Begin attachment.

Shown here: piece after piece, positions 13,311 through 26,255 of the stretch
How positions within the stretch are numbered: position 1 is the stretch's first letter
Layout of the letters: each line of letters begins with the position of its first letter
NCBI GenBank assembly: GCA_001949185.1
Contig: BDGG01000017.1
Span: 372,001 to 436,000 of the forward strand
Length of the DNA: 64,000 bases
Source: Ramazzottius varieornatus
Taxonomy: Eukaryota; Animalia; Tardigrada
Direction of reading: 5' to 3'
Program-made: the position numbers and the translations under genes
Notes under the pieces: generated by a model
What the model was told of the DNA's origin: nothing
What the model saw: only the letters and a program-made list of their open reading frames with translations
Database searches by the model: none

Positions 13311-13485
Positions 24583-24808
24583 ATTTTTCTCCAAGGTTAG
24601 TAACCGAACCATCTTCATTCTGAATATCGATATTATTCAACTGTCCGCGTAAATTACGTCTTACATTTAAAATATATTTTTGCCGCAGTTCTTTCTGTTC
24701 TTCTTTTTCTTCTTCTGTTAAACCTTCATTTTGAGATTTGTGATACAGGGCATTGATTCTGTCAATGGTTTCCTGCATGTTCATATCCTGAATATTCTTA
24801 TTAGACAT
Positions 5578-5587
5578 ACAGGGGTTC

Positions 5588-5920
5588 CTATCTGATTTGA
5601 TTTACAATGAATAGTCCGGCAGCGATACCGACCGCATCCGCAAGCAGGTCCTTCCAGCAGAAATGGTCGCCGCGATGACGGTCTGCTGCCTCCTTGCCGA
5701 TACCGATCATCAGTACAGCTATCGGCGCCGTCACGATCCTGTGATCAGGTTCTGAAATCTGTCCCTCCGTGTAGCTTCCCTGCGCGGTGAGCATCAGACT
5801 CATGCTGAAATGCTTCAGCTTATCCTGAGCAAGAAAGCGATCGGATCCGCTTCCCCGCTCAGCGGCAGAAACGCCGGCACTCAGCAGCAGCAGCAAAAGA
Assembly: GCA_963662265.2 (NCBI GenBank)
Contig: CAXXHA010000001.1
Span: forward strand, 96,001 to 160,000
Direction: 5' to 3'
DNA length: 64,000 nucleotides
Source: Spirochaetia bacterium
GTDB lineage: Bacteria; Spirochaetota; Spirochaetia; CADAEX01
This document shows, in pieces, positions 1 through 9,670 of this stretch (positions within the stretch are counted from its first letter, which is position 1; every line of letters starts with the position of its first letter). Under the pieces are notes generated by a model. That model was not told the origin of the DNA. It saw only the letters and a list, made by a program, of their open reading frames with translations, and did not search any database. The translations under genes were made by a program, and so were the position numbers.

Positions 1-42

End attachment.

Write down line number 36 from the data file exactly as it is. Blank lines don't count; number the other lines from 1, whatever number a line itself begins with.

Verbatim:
This document shows, in pieces, positions 1 through 9,670 of this stretch (positions within the stretch are counted from its first letter, which is position 1; every line of letters starts with the position of its first letter). Under the pieces are notes generated by a model. That model was not told the origin of the DNA. It saw only the letters and a list, made by a program, of their open reading frames with translations, and did not search any database. The translations under genes were made by a program, and so were the position numbers.